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Monday, October 18, 2021

Two stories remembered

In literature, many narratives begin with the incident of a protagonist suffering a loss, then battling back against all odds to build lasting legacies. Based upon the events of the past few days, these narratives could have been easily suggestive of two real-life personalities.

For Robert Mondavi, it was his ceding the family business to his brother, then later elevating his wine company into one of the world’s premier producers. For Senator Ted Kennedy, despite losing two brothers to assassinations, he so tirelessly performed legislative work that he has become the most accomplished senator in recent history. For both, the commonalities that unite their stories are ultimately similar: death and brushes with death.

There is something fleeting about the abrupt manner death occurs. Without warning, it steals something dear away from us, instantly enveloping around us a sense of disbelief and denial. Our ordered lives are suddenly ravaged by turmoil, a chaos that disturbs our perception of place and time relative to the world. Now marred by confusion, the previous certitude we tightly held now lies in tatters.

In turn, we are forced and kindled to react with urgency. We search for work and do so because we don’t want to deal with the mortifying feelings of death. We desire normalcy.

With the passing of time, we start to see things anew. The recognition that life is never going to be the same anymore – after an irreversible loss – dawns. We move on, the shock and fear ebbing away.

But death and the forces beyond our control pale in comparison to the forces that are within our control. The beauty of life lies not in the tasks that we cannot do, but the endeavors we can accomplish. Against the corruption and ills and errors of mankind and nature, we command the strength to right the wrongs and summon the hope to solve the unsolvable.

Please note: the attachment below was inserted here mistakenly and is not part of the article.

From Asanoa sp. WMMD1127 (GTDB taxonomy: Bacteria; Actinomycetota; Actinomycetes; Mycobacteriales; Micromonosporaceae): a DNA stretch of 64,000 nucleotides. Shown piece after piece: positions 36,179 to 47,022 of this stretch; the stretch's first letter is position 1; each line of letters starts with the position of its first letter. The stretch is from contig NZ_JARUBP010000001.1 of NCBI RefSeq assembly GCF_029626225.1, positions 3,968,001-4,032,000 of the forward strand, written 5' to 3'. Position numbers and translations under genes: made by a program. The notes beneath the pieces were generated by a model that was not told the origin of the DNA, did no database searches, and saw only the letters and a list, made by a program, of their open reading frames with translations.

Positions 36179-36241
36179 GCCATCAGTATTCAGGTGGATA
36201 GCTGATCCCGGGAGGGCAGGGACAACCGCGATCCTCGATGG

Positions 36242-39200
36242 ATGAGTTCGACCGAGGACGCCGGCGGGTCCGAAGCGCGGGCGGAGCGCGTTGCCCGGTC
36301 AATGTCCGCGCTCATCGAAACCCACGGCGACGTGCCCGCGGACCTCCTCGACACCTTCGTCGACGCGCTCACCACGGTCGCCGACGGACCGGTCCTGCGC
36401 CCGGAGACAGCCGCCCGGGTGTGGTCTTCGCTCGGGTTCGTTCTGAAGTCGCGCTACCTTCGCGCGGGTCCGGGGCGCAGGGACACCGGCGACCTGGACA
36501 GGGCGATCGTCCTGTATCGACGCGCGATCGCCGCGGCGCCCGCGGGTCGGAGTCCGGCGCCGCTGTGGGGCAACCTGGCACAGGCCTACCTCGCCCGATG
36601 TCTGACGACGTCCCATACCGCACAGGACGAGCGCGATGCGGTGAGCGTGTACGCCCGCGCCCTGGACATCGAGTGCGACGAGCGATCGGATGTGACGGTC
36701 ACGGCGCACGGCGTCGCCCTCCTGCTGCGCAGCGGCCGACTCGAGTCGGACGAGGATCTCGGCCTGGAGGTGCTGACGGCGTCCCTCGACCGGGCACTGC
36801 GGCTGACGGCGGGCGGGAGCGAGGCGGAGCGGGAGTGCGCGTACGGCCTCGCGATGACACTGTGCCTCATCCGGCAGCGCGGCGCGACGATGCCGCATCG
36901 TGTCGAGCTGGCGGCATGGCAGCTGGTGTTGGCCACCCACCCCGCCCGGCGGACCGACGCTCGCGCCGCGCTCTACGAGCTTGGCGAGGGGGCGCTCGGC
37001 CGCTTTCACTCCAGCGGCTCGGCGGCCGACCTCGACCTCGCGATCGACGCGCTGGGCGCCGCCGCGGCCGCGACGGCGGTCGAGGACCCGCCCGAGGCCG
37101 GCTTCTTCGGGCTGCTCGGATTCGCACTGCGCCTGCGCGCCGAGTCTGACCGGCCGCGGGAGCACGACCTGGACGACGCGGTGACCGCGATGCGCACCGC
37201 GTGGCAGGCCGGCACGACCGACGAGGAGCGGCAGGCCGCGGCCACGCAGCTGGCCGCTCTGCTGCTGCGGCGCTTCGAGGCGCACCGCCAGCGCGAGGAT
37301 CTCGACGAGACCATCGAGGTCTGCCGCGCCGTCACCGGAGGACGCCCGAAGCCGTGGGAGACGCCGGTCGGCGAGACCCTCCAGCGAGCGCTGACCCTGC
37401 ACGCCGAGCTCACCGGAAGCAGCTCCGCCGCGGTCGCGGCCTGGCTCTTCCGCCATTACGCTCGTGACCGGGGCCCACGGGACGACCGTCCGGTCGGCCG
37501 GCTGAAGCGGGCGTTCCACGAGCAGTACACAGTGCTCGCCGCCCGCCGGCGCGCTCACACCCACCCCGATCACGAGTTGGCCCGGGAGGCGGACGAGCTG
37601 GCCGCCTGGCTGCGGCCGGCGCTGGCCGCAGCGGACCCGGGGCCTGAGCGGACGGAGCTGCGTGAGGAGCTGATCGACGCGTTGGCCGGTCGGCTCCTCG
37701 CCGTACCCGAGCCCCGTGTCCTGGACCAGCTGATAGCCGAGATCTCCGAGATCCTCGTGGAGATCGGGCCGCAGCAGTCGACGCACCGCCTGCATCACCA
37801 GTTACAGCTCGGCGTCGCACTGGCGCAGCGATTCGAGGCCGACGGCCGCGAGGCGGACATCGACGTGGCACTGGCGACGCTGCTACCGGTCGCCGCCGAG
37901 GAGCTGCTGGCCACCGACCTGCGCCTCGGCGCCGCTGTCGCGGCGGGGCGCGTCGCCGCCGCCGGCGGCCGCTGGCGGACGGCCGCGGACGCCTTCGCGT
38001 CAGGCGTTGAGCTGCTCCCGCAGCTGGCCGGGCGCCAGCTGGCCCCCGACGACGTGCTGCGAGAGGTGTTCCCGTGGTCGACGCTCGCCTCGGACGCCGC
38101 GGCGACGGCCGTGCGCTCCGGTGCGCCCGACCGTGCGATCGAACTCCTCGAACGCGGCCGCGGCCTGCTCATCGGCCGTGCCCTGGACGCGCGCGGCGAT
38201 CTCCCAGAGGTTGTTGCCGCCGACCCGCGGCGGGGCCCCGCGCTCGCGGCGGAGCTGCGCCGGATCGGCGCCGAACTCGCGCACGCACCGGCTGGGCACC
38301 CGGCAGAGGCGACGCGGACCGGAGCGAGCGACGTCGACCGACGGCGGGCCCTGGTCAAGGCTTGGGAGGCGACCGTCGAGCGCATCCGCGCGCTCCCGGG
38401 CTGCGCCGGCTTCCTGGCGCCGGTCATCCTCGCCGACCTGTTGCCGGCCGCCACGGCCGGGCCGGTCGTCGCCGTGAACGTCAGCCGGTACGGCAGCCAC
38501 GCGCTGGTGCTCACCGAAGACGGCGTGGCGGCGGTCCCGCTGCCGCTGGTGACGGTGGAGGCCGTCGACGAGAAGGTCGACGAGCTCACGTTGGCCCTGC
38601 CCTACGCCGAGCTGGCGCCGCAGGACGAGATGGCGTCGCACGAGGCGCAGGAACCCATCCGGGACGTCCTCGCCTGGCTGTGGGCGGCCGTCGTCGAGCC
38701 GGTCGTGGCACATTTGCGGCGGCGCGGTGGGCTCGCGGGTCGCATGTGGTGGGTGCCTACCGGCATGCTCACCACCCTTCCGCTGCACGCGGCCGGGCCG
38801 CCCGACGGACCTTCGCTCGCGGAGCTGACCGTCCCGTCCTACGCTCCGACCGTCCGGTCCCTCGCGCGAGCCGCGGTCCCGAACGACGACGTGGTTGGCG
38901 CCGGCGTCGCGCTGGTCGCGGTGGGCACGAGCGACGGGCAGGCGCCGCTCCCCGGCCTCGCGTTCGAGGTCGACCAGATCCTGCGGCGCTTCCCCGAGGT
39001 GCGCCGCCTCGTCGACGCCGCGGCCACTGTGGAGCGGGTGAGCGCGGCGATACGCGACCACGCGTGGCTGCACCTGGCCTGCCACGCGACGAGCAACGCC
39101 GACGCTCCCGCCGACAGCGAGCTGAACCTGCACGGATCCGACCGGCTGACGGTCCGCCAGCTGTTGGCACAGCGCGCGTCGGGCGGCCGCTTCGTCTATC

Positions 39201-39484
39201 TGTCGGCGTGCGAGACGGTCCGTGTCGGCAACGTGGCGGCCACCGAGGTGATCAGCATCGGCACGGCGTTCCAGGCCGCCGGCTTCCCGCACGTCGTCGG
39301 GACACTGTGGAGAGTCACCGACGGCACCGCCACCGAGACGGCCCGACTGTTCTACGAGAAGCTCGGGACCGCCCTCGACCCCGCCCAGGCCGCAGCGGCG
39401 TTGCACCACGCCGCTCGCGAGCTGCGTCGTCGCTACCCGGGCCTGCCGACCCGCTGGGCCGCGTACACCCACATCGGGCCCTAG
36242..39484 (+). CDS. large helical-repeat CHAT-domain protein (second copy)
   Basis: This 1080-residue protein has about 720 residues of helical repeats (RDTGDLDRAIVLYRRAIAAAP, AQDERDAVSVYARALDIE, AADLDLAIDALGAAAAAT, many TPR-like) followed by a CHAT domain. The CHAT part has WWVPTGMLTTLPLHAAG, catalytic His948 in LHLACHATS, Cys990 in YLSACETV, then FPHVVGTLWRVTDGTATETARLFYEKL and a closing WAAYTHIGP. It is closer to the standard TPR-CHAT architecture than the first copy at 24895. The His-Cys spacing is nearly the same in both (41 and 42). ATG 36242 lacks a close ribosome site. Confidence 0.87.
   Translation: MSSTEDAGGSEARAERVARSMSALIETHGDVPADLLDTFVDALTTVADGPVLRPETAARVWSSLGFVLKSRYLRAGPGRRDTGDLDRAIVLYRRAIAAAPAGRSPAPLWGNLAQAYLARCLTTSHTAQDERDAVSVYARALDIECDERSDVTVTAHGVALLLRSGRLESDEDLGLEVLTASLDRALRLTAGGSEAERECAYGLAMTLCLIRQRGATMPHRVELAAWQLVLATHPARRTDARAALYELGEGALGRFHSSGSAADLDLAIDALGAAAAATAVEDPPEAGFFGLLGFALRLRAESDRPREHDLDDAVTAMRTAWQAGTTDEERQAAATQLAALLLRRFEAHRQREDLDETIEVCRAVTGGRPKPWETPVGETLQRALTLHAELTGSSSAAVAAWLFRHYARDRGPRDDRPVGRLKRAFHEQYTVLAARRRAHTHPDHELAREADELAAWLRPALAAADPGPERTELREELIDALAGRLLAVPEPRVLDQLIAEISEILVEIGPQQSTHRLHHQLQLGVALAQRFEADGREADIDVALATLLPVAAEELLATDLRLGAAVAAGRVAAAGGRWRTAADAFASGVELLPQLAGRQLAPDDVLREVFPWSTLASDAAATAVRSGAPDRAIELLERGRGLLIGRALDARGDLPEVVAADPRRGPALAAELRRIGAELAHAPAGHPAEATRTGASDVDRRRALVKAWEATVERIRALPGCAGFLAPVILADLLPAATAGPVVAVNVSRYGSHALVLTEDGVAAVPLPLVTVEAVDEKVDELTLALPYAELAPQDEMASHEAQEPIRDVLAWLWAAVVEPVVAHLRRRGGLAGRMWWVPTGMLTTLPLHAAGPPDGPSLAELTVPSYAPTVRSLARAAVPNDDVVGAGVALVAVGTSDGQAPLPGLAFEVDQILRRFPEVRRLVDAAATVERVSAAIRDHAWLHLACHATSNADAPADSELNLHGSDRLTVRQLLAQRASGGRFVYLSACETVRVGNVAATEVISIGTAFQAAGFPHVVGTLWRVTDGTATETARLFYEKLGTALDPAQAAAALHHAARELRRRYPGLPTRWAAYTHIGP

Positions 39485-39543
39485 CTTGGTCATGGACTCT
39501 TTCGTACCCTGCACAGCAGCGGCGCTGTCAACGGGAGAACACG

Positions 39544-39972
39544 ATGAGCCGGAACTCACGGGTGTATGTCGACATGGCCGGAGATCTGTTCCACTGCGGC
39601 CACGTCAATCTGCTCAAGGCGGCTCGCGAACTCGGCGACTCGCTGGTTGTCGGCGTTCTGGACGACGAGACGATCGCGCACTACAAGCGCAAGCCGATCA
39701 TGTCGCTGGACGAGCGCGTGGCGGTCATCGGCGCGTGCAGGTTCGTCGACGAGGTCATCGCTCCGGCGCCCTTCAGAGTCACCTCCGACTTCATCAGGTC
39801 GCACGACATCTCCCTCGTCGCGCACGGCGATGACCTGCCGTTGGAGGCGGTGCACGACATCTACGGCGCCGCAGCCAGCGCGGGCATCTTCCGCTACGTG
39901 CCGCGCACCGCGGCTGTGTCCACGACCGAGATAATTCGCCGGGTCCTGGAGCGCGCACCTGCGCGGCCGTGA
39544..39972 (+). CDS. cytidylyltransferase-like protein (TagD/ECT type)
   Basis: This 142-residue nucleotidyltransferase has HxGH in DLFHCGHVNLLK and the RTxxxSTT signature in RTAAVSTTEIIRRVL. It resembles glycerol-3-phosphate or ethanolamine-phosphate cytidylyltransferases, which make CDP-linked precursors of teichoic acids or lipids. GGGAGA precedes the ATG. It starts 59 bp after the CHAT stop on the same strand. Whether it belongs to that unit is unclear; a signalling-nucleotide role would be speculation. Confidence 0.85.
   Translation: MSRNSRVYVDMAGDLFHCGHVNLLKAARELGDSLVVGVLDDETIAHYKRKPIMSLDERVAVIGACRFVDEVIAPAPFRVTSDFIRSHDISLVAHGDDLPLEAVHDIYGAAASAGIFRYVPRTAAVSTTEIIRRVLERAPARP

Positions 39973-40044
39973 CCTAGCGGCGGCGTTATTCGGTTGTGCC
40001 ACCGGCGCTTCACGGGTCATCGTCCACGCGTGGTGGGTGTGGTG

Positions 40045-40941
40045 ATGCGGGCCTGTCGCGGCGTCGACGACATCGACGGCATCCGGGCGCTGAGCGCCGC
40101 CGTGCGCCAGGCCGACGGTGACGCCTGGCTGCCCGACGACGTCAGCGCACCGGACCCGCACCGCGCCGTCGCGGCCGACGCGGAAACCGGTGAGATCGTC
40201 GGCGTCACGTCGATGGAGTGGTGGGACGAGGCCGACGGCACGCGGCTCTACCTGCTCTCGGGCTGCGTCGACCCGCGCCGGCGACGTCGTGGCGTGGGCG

We are not arbiters of morality or legislators over the lives of others, but through outreach we abandon the impulse to confine ourselves. Instead, we reach deeply within our mind and rejoice in sharing the powerful idealism of imagination because we want to inspire others.

We are doing this for something larger than ourselves. It is for our principles. It is the ideals we stand up for, the resilience we muster to achieve our goals because we believe we can create a better world. We believe that through strides, we can improve the lives of those close to and far from us. So, when our principles are challenged, we do not yield, but we resist in defiance.

And we touch others in ways we might not realize – that compromise we agreed on after a monumental quarrel, our article about the imperiled environment that provoked engagement, the advice we offered that helped a peer graduate within four years, that Brahms piece we played in harmony that had the audiences hollering for encores – all these achieved against the forces of mortality.

Sometimes, in the blurry quest for material wealth and social status, we forget that life is at times meant simply to be lived as it can be lived. Our fixation with what we want prevents us from realizing that there is a society and community we’re connected to, shrouding our temperance and clouding our judgment. We lose focus. Death brings us back to reality.

So, in death, like in life, we are touching something that is essentially human: the celebration of unpredictability. When a death occurs, our innermost senses are poignantly alerted, a reminder that in the daily grind of life, there are the special moments – the simple pleasures, the laughter of a loved one – we should appreciate.

In death, what seemed present just a moment ago is no longer real to us.

But we remember. Memories are etched, lived and re-lived.

For Mr. Mondavi and Senator Kennedy, we are not just applauding the larger-than-life personas that they were (and are), but we are acknowledging the service they performed with absolute distinction and humility. In a way, they wrote, and are writing, real human stories. For the very human qualities they displayed, their stories will live longer than literature.

 

ZACH HAN believes in the longevity of their stories. Agree with him at zklhan@ucdavis.edu.XXX

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